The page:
Cleopatra209 - 218
- Ah, dear, if I be so,
- From my cold heart let heaven engender hail,
- And poison it in the source, and the first stone
- Drop in my neck; as it determines, so
- Dissolve my life! The next Caesarion smite,
- Till by degrees the memory of my womb,
- Together with my brave Egyptians all,
- By the discandying of this pelleted storm,
- Lie graveless, till the flies and gnats of Nile
- Have buried them for prey!
Mark Antony219 - 228
- I am satisfied.
- Caesar sets down in Alexandria, where
- I will oppose his fate. Our force by land
- Hath nobly held; our sever’d navy too
- Have knit again, and fleet, threat’ning most sea-like.
- Where hast thou been, my heart? Dost thou hear, lady?
- If from the field I shall return once more
- To kiss these lips, I will appear in blood;
- I and my sword will earn our chronicle.
- There’s hope in’t yet.
- That’s my brave lord!
Mark Antony230 - 237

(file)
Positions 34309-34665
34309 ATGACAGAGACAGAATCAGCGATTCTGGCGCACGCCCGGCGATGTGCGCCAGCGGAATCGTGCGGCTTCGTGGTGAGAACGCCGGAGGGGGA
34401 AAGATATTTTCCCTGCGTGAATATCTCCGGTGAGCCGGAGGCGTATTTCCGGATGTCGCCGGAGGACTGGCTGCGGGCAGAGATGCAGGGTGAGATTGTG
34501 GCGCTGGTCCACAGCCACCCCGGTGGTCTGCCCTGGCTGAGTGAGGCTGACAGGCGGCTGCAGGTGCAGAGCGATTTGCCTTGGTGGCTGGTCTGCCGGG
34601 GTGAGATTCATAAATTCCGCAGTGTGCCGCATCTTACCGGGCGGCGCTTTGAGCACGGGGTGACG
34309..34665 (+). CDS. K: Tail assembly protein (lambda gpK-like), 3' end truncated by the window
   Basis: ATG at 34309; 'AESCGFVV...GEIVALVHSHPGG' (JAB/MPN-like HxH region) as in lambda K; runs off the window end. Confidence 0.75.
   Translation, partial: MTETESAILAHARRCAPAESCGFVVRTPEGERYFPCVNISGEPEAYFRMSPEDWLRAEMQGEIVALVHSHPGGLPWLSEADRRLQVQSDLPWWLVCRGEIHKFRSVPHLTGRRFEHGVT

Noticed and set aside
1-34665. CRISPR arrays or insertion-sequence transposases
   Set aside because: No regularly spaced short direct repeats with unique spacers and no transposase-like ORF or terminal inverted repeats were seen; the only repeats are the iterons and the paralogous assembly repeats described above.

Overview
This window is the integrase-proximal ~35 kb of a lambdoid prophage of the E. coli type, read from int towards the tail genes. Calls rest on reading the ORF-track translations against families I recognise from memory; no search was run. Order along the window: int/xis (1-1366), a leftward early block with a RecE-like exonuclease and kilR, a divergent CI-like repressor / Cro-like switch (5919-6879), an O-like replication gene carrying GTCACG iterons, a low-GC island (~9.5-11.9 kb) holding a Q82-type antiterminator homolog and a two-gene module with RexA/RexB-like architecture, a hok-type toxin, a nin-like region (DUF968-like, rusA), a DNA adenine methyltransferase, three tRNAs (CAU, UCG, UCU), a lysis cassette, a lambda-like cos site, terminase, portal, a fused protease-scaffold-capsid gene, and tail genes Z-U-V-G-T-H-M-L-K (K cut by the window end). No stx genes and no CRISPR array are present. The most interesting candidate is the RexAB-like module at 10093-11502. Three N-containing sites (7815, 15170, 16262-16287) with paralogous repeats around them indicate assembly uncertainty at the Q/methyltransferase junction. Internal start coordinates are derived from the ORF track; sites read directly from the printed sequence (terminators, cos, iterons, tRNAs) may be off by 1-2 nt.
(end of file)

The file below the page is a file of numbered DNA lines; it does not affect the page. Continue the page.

- I will be treble-sinew’d, hearted, breath’d,
- And fight maliciously; for when mine hours
- Were nice and lucky, men did ransom lives
- Of me for jests; but now I’ll set my teeth,
- And send to darkness all that stop me. Come,
- Let’s have one other gaudy night. Call to me
- All my sad captains, fill our bowls once more;
- Let’s mock the midnight bell.
Cleopatra238 - 240
- It is my birthday,
- I had thought t’ have held it poor; but since my lord
- Is Antony again, I will be Cleopatra.
- We will yet do well.
- Call all his noble captains to my lord.
Mark Antony243 - 247
- Do so, we’ll speak to them, and tonight I’ll force
- The wine peep through their scars. Come on, my queen,
- There’s sap in’t yet. The next time I do fight,
- I’ll make death love me; for I will contend
- Even with his pestilent scythe.
- Exeunt all but Enobarbus.
Domitius Enobarbus249 - 255
- Now he’ll outstare the lightning: to be furious
- Is to be frighted out of fear, and in that mood
- The dove will peck the estridge; and I see still
- A diminution in our captain’s brain
- Restores his heart. When valor preys on reason,
- It eats the sword it fights with. I will seek
- Some way to leave him.